Down to Ramstein
(Recalled by Pat Gentles Feb 2004)

A tour bus arrived to carry us down to Ramstein. As we were getting ready to board the bus, Ivy said "the driver of the truck has had no sleep as he brought the truck up while we were finishing on stage; he needs someone to ride along with him for company to keep him awake". Then before any of us could say anything Ivy said "I know, Pat, come on, you'll be perfect for keeping him company". In a way I supposed that was a compliment but I agreed to Ivy's request and climbed into the truck with the young air man who would be driving for the ten hours it would take us to reach Ramstein.

As we pulled away I took a good look at the man behind the wheel and thought he was attractive enough, but he seemed to be very shy and very quiet. But as we moved along on our journey he became more talkative and I found him to be quite friendly but never in a pushy way. We stopped for a couple of times for the obvious needs, but I don't remember getting anything to eat all through the journey. Just after 10 a.m. we arrived at Ramstein and we all headed to the commissary and got some breakfast; we were all starving. It had been a long drive through the German countryside and we couldn't see much in the way of scenery because it was so dark. But what a lot of history we had driven through - a Nation once our bitterest enemy now friendly towards us

.After eating we were taken to the B.O.Q's which would be our Home while playing on the base - the Officers quarters. There were two girls to each room, the room consisting of twin beds and a private bathroom. We unpacked as much as we could, at least getting our stage clothes unpacked

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for the first performance that evening and, in my case, tuning up the bagpipes. After doing all this we finally were able to have a few hours sleep after being awake for more than 30 hours.That first night was in the air-men's club on the base; we were scheduled to play there for the months of December 1959 and January 1960, then move to the N.C.O. club (non commissioned Officers) for our last month there - February. Then the first of March 1960 we were due to return to England, having been away a total of four months.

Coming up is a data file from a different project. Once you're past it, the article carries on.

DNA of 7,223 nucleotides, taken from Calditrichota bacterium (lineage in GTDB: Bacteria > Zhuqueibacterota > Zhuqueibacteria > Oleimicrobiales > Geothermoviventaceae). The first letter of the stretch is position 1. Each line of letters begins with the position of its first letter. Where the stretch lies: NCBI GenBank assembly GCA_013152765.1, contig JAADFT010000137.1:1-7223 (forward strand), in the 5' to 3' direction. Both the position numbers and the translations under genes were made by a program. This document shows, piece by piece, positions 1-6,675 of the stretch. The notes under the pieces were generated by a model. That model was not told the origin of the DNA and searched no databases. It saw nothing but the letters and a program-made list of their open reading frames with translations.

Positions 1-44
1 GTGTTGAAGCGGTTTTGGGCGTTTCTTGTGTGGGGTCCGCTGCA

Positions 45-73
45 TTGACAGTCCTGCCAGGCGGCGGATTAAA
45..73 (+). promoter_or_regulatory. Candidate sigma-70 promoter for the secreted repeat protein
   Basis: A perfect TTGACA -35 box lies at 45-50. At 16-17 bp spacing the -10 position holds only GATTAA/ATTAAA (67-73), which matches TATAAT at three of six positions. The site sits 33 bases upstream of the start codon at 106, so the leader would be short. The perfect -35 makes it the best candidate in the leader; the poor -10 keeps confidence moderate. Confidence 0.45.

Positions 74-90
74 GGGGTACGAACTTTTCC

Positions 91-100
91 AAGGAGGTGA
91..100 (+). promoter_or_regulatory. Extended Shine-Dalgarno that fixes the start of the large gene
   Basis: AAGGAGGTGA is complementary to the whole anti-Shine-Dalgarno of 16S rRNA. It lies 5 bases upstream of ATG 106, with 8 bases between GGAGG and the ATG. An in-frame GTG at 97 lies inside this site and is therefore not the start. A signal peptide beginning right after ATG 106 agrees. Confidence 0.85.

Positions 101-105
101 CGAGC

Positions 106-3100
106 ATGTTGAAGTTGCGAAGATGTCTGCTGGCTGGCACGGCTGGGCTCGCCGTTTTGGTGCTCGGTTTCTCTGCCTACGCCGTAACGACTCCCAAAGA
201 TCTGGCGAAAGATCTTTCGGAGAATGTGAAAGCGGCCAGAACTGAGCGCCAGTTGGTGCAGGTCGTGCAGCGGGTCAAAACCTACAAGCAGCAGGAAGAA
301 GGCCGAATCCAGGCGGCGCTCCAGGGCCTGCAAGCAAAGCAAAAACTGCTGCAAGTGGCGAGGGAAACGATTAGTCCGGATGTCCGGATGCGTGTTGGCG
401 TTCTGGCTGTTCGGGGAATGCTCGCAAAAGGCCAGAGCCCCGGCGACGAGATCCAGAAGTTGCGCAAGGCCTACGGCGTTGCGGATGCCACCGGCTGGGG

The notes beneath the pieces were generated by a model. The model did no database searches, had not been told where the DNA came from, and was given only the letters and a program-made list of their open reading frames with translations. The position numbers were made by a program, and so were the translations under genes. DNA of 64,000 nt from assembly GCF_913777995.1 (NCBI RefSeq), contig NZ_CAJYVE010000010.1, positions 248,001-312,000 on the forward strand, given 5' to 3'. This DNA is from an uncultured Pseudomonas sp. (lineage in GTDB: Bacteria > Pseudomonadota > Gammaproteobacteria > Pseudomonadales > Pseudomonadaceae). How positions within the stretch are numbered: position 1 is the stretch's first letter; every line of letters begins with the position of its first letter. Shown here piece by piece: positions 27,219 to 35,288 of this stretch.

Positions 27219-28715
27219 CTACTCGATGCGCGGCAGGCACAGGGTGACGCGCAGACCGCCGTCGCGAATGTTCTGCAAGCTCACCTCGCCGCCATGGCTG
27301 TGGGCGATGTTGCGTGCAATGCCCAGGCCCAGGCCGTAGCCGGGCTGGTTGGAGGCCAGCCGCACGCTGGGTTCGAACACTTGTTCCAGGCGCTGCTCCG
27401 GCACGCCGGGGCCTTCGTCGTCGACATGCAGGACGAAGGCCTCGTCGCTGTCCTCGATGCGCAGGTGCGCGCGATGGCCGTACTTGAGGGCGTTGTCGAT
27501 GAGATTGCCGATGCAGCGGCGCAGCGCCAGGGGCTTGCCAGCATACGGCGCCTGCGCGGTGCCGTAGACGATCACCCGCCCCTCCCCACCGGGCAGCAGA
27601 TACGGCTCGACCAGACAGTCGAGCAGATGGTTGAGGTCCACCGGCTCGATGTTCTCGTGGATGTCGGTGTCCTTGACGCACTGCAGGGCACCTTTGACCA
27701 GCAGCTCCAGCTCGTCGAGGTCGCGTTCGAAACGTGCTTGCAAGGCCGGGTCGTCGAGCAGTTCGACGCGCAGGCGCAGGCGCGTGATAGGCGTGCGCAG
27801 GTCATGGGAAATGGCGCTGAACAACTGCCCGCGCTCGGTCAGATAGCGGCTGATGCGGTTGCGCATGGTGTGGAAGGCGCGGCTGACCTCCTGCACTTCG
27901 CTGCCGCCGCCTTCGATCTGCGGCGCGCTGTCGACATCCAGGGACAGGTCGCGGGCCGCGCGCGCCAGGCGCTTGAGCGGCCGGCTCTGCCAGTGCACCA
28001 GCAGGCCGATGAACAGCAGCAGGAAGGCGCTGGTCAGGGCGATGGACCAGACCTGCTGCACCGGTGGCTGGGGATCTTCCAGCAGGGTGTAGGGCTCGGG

When we opened the show that first night, the club was packed with airmen all over the place - and what a great audience they were. They cheered for absolutely everything.

We'd been given a lot of prior l publicity and these young men stationed in the midst of the German forests were hungry to see some girls, especially girls who could speak English! Wendy and I were hoping to mingle with the boys who spoke English; after all we had just spent a month in Hamburg where they mostly spoke German! I know that to-day, in 1999, most people in European countries speak English to get the tourist trade. The third morning we were on the base Wendy and I decided to go look around the P.X. the on-base shopping centre. We were fascinated seeing all the American goods what they were like. I bought an off white raincoat and some perfumed talcum powder. We left the P.X. and walked along to the airmen's club to pass some time before returning to our room. We walked into the club and up to a juke box which we stood beside and - not knowing we were being watched by a group of airmen sitting round a table - I opened the perfumed powder I'd bought and holding the top of Wendy's sweater open at the neck. I said "here have some of this it smells great". Then she took the box and opened my sweater and poured some talc down. We both laughed and were about to walk away when a loud voice said "Hey girls do you want to join us for a drink". We looked at each other then at them then we moved towards them and said yes, but just juice.